In this episode, Michelle Frechette, Director of Community Relations at Post Status, talks with Patrick Posner, Founder and Developer at Simply Static, about the importance of being open and approachable, creating opportunities for others to join conversations, and making space for new connections. They discuss various strategies for networking, such as using tools like Calendly to schedule meetings, attending parties and social events, and stepping out of comfort zones to engage with new people.
Mentioned in the show:
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- Patrick Posner (Founder and Developer, Simply Static)
- Michelle Frechette ( Director of Community Relations, Post Status)
- Olivia Bisset (Intern, Post Status)
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Michelle Frechette (00:00:03) – I’m Michelle Frechette here with post status. And today it’s my pleasure to interview Patrick Posner, who is a WordPress developer with simply static. In in regards to his experiences with WordCamp Europe as a first time speaker. As somebody who’s networking and somebody who was integral into how things were going with his company and everything over at WordCamp Europe. So WordCamp Europe this year was in Athens, 2023 was in Athens, Greece. Beautiful location. Did you enjoy it, Patrick? Did you enjoy the experience overall?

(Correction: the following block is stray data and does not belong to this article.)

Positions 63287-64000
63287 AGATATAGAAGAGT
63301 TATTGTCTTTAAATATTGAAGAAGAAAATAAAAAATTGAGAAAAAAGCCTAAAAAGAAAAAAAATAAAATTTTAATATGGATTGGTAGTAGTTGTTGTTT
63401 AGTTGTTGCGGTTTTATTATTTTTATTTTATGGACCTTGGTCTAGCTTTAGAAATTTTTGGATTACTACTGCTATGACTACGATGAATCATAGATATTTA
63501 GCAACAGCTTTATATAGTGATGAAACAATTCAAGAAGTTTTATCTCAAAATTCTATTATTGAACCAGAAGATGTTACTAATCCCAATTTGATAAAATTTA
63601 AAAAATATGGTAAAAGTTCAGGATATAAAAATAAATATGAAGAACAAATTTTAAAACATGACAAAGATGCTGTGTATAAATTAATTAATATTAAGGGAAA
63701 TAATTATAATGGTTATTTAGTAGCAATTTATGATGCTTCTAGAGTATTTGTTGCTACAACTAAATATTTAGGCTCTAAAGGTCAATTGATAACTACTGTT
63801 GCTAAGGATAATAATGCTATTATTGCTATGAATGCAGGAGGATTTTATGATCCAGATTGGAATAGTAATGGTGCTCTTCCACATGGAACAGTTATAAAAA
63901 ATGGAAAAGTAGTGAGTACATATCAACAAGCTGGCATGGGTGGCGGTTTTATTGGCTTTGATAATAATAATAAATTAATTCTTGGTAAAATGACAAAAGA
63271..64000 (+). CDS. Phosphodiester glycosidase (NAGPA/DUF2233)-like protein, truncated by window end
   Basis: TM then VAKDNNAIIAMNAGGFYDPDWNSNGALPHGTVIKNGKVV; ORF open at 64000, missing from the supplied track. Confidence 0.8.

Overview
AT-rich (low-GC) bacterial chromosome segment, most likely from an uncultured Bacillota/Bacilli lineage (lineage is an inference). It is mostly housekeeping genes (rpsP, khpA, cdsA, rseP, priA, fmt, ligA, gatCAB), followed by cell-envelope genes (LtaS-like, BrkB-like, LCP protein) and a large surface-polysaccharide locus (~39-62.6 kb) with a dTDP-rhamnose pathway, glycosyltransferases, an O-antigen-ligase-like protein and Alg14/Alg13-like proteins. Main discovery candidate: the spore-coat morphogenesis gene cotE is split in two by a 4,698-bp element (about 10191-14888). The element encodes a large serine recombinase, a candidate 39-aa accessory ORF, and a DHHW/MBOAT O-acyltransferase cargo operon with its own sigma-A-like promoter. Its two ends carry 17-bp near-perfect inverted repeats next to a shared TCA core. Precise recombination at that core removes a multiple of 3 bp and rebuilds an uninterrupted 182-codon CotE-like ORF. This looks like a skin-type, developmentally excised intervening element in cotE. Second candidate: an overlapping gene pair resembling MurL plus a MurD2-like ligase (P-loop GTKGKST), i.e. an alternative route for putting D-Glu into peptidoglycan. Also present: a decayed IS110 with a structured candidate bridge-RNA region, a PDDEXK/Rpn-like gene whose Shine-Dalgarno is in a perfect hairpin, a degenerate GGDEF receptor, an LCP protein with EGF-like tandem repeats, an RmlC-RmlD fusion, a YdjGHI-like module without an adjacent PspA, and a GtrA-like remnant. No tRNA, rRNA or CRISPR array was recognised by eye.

Patrick Posner (00:00:40) – Yeah. So first of all, thanks for having me, Michelle. I’m glad to be here. And yeah, I mean, Athens was great. It was like my second WordCamp Europe. The last one was in Berlin, I think it was 2 or 3 years ago. We had this little Covid thingy, so it might be a little bit longer. And yeah, it was absolutely awesome. So from the location to the people around around the area and even the locals, everyone was just way too friendly.
Patrick Posner (00:01:14) – And it was we had good weather, we had a nice chat, we had everything that I had hoped for.